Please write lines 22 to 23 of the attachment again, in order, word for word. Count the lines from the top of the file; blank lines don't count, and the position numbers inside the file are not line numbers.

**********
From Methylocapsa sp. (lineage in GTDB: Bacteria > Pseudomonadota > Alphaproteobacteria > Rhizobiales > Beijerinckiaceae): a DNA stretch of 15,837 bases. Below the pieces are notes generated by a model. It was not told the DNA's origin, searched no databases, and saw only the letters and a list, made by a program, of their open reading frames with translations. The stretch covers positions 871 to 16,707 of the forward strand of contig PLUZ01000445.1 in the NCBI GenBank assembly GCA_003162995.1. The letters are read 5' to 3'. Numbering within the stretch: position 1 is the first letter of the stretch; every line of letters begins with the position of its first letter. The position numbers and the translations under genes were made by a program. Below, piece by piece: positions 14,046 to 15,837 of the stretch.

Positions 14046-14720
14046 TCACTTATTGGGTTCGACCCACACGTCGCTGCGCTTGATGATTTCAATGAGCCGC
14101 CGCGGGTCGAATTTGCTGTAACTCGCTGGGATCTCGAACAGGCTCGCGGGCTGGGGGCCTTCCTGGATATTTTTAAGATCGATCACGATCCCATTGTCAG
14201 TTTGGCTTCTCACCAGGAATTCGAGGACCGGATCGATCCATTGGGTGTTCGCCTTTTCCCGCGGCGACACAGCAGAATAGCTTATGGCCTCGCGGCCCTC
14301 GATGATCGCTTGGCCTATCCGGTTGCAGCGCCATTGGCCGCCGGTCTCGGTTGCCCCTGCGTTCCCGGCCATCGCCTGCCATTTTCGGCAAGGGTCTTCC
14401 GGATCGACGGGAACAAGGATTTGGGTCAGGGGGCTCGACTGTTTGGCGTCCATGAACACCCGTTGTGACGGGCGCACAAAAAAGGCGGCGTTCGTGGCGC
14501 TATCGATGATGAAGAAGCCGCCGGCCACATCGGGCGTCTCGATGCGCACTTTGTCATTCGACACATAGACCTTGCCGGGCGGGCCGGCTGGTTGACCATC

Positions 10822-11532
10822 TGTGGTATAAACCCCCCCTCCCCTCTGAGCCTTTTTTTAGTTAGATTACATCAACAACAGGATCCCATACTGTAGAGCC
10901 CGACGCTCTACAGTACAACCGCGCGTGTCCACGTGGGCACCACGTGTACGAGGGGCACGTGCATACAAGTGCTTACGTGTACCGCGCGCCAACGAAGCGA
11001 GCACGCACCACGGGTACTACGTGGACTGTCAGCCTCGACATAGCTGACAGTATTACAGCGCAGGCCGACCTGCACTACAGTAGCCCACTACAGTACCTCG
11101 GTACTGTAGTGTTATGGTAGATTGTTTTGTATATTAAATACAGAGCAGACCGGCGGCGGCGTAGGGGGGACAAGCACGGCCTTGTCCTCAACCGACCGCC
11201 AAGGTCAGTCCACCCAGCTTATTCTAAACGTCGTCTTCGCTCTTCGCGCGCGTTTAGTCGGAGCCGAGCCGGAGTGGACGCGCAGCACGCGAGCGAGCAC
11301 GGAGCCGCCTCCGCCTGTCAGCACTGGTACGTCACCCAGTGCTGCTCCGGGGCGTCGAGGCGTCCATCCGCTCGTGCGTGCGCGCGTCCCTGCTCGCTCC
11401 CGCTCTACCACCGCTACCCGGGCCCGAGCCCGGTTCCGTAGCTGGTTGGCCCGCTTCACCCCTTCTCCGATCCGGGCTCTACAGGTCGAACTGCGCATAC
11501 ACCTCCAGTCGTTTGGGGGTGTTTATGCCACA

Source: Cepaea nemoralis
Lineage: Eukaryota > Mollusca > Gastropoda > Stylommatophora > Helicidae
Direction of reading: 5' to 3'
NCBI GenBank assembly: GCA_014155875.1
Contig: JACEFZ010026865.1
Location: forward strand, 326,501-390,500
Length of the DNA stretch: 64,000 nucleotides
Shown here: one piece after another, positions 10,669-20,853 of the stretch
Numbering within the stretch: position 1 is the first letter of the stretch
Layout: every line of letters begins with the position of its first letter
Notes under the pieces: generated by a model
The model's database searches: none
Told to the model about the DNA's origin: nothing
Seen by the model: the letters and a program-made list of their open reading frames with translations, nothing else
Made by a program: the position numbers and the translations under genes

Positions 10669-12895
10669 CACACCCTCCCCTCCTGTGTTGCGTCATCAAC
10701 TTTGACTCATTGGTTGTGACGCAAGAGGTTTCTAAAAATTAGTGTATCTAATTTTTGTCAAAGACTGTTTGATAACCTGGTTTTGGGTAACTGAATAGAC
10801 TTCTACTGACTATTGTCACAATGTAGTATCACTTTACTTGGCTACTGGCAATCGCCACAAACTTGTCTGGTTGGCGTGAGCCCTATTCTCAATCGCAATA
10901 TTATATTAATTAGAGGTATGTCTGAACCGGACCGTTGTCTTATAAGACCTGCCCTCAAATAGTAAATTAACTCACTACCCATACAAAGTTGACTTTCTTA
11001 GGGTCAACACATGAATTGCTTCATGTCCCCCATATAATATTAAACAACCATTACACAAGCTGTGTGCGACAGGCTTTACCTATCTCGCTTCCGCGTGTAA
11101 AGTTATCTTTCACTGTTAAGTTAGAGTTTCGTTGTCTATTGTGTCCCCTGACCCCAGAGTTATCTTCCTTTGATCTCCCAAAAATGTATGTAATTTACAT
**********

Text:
Contig: JACEFZ010026865.1
Location: forward strand, 326,501-390,500